Is my work. My process, my time, my effort, my skill, my creativity. It is not, as I was told by a reader on the Robb Facebook page, a collaboration with the reader. The story is mine, and is not as this reader claims, owned by the reader once they read it.
I spent this Monday in April as I spend most Mondays, and Tuesdays, Wednesdays, Thursdays, Fridays, working on a story, often fighting for the words, trying to see the characters, feel what they feel so I can know what they’ll do, what they’ll say.
Writing’s my job, and I love my job—fortunately. But it’s still work, often hard, often tedious, often painstaking.
I own my work, in every way, on every level. Just me. Only me. Because it’s just and only me writing the story.
This reader also claims a book isn’t finished until the reader filters it through her own life experiences.
No, it’s finished when I—and my editor—deem it finished. Then the reader can read this finished, polished, edited and produced work and form opinions, have feelings, visualize it as she chooses. But the reader has no input on the actual work. The reader has her or his individual take on that work. And that opinion, those feelings, that reader interpretation is valid, it’s personal and it’s real for that individual reader.
I would never question the right of a reader to hold those opinions. (I don’t have to agree with them!) But I will stomp down hard on the opinion the reader, through the act of reading, somehow forms a creative partnership with me—or any writer, ever.
Reading, imagining how characters look, sound, falling into a story—so to speak—doesn’t make a collaboration—which is, by definition the process of working with someone to produce or create something. I created, my publisher and I produced. The reader reads the result of the work, and is entitled, of course, to see as he or she sees.
Did this reader—or any—sit with me at the keyboard hour after hour, day after day, week after work sweating out the story, creating the characters and the world they inhabit?
Of course not. A reader doesn’t share in the workload or the creativity and effort. A reader reads, enjoys—or doesn’t—inhabits the world the writer created—or doesn’t because that particular story didn’t pull her in.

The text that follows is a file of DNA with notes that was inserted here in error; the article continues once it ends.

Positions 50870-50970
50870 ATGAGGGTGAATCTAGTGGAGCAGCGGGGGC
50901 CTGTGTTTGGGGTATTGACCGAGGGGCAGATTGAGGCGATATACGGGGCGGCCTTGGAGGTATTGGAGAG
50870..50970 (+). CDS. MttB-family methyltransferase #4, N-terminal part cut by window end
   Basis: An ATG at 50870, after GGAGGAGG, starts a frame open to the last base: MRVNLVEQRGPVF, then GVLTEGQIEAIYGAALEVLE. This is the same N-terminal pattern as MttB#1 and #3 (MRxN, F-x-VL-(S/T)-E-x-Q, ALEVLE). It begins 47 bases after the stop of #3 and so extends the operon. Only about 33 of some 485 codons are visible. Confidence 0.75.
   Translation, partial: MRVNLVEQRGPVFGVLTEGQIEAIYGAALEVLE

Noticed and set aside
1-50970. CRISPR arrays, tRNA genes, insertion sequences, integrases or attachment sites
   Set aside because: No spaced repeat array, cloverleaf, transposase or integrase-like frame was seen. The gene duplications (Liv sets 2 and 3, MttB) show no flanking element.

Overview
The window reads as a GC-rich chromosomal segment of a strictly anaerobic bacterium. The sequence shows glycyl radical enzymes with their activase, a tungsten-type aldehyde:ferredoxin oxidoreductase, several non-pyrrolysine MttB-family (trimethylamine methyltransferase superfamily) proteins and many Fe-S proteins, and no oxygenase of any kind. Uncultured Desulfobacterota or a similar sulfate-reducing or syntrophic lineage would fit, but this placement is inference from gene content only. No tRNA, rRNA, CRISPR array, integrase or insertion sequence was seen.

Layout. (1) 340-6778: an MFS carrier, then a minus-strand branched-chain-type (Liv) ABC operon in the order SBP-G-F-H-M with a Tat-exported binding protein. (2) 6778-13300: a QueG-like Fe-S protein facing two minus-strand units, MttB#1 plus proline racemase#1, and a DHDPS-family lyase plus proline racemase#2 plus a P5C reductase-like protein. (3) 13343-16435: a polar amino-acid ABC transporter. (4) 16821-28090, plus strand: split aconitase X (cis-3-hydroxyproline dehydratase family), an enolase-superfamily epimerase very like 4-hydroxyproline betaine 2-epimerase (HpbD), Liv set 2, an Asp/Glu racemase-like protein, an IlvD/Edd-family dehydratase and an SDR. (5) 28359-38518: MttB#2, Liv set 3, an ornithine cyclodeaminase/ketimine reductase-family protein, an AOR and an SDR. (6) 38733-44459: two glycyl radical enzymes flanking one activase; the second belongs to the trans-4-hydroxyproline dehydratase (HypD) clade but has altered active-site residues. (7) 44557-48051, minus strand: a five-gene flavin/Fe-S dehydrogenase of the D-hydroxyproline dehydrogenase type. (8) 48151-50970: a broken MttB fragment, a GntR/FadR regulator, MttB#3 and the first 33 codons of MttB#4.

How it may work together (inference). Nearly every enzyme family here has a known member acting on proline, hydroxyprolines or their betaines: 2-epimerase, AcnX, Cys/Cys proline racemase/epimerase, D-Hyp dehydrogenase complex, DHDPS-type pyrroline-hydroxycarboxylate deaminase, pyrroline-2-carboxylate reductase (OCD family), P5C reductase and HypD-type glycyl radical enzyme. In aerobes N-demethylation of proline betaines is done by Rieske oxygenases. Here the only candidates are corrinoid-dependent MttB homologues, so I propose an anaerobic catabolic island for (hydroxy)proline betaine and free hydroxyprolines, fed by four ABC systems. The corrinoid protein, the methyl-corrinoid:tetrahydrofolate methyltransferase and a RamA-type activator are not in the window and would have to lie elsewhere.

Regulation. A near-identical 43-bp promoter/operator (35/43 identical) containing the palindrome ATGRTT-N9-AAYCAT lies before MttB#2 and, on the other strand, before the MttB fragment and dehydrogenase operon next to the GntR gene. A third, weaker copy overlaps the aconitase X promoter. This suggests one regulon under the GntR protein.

The reader is absolutely, entitled to an opinion—positive, negative or mixed on a book. There are all sorts of venues for the readers to express those opinions, and the wise writers stays away from those venues.
I find it incredibly arrogant to consider yourself in collaboration with a writer because you read the book. That’s not an opinion on the work, that’s a claim of ownership gained through the act of reading.
I call bullshit. And I find this stand wildly insulting.
What I worked months on, chained to that keyboard, often struggling to find the right words, the right direction, the reader curls up and reads in a matter of hours. Often—if that reader is me reading something someone else sweated over, with a glass of wine at my elbow.
That’s not collaboration. That doesn’t entitle me to say that story belongs to me. My FEELINGS on that story belong to me, and that’s all.
I’ve been a reader all my life—a voracious one. I grew up, lucky for me, in a family of readers. I’ve certainly read countless books and stopped and thought: Man, I wish I’d written that!
Or, alternately: I wouldn’t have done it that way. I’d have done this.
Never, in all my years as a reader have I considered myself a collaborator in a story I read. Never in all my years as a writer have I considered readers—and again, valued, appreciated readers—collaborators, or indeed any part of my writing process.
I’m grateful to readers for taking the time to read my books, for spending hard earned cash to buy the books, for libraries for stocking them so readers can access them.
I spend time doing this blog when I can to show some of that appreciation. Laura spends even more time on social media to give readers a way to interact and find out the latest news because we value readers.
But there are limits to my appreciation. And it comes to a hard stop when one of those readers feels entitled enough to devalue my work by laying claim to it, simply because she reads it.
Where the hell does this lofty, arrogant claim come from? I’ve got some advice for anyone who makes it—spend a few months slaving over a story, researching the minutia thereof, editing, revising, second guessing, manage to get it published, then see how you feel when someone who had nothing whatsoever to do with all that work claims to be your collaborator because she read it and has opinions.
So Gentle Reader, in closing, thanks for reading, whatever opinion you form on the story. But if you decide that reading, that opinion, give you any sort of ownership over the story, think again.